This morning I saw my first butterfly of the season floating above my garden. It was a Mourning Cloak (Nymphalis antiopa), a stunningly beautiful butterfly. It’s not surprising that this species was the first of the season, as one of it’s other common names is “Harbinger of Spring.”

Mourning Cloak Life Cycle

The Mourning Cloak overwinters as an adult, which requires quite a bit of specialized biology. Hibernating adults can survive through the winter by use of “antifreeze” chemicals (glycerols) in their blood. They locate sheltered tree crevices where they will spend the winter.

On sunny days, even while there’s snow on the ground, some adults will emerge to feed on tree sap, especially oaks, and then return to their sheltered winter hiding place.

Prior to these appearances, they use isometric shivering to raise their body temperature to 15 degrees or more than ambient temperatures.

In the spring, the males seek mates by “perching”–finding a sunny spot on a hillside or other elevated spots where it sits and watches for passing females. He will then fly out to intercept her and attempt to mate.

Eggs are laid in groups which circle the twigs of the host plant. Caterpillars live in a communal web and feed together on young leaves, then pupate and emerge as adults in June or July.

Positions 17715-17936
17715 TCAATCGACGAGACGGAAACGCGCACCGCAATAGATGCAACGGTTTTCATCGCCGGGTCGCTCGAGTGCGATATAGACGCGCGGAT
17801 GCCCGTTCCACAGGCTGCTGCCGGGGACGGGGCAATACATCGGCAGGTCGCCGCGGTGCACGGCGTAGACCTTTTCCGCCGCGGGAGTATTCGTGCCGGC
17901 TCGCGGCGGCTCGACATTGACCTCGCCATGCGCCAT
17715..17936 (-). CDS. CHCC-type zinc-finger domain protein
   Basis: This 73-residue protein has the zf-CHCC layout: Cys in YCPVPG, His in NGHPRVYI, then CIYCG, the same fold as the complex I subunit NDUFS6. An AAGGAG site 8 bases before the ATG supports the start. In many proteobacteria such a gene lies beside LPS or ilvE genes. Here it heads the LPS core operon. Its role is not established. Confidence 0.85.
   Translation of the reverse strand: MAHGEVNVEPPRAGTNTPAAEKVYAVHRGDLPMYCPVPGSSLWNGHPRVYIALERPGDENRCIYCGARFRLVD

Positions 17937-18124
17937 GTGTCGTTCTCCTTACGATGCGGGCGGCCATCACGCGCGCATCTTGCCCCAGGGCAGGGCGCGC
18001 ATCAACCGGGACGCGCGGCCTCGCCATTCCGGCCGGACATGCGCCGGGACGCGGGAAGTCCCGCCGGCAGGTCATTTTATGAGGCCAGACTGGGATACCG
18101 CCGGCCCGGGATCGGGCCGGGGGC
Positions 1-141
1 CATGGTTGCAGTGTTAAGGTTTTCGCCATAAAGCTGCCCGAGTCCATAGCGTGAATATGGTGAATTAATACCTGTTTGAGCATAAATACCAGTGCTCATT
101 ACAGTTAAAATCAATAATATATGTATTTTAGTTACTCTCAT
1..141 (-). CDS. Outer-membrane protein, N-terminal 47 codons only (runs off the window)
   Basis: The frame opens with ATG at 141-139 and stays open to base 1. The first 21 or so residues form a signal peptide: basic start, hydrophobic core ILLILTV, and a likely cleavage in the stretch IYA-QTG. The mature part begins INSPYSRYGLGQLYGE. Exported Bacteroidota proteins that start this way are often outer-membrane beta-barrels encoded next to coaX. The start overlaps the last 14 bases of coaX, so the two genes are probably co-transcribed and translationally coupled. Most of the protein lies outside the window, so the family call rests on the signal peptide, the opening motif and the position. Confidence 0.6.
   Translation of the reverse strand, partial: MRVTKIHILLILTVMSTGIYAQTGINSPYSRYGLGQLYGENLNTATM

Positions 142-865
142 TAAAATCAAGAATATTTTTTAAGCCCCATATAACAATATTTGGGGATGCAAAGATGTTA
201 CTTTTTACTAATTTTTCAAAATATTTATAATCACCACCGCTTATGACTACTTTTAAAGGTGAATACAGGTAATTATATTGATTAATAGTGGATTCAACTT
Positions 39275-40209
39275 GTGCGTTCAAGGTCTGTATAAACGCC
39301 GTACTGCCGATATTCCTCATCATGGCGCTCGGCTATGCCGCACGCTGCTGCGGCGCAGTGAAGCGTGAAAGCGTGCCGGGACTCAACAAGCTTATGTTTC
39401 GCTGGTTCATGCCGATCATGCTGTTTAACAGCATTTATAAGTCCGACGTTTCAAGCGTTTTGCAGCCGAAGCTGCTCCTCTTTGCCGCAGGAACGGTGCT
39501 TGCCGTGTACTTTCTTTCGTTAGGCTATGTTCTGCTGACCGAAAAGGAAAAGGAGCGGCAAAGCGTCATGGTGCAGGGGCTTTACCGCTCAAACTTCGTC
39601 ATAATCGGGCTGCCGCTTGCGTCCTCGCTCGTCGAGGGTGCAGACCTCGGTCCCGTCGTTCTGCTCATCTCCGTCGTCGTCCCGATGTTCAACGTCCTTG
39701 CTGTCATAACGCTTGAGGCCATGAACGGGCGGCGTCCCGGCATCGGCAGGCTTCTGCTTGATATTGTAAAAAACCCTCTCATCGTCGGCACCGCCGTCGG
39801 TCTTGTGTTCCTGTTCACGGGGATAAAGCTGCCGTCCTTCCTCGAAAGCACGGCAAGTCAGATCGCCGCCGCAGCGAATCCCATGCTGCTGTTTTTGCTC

After feeding briefly, the adults estivate until fall, when they re-emerge to feed and store energy for hibernation. Some adults migrate south in the fall.

Mourning Cloak Caterpillar Host Plants

This is a generalist butterfly with many varied caterpillar host plants: Willows including black willow (Salix nigra), weeping willow (S. babylonica), and silky willow (S. sericea); also American elm (Ulmus americana), cottonwood (Populus deltoides), aspen (P. tremuloides), paper birch (Betula papyrifera), and hackberry (Celtis occidentalis). Older caterpillars wander about and may be found on plants that they do not eat.

Adults feed mostly on tree sap, especially that of oaks. They walk down the trunk to the sap and feed head downward. They will also feed on rotting fruit, and only occasionally on flower nectar.

Mourning Cloaks in your Butterfly Garden

For this species, your nectar plants are less important than your trees and shrubs. You can encourage this winter-flying butterfly to take up residence in your wildlife garden by planting any of the above trees that are native to your region.

You will be delighted on sunny winter days to witness the magical flight of this butterfly while snow still lingers in your garden.

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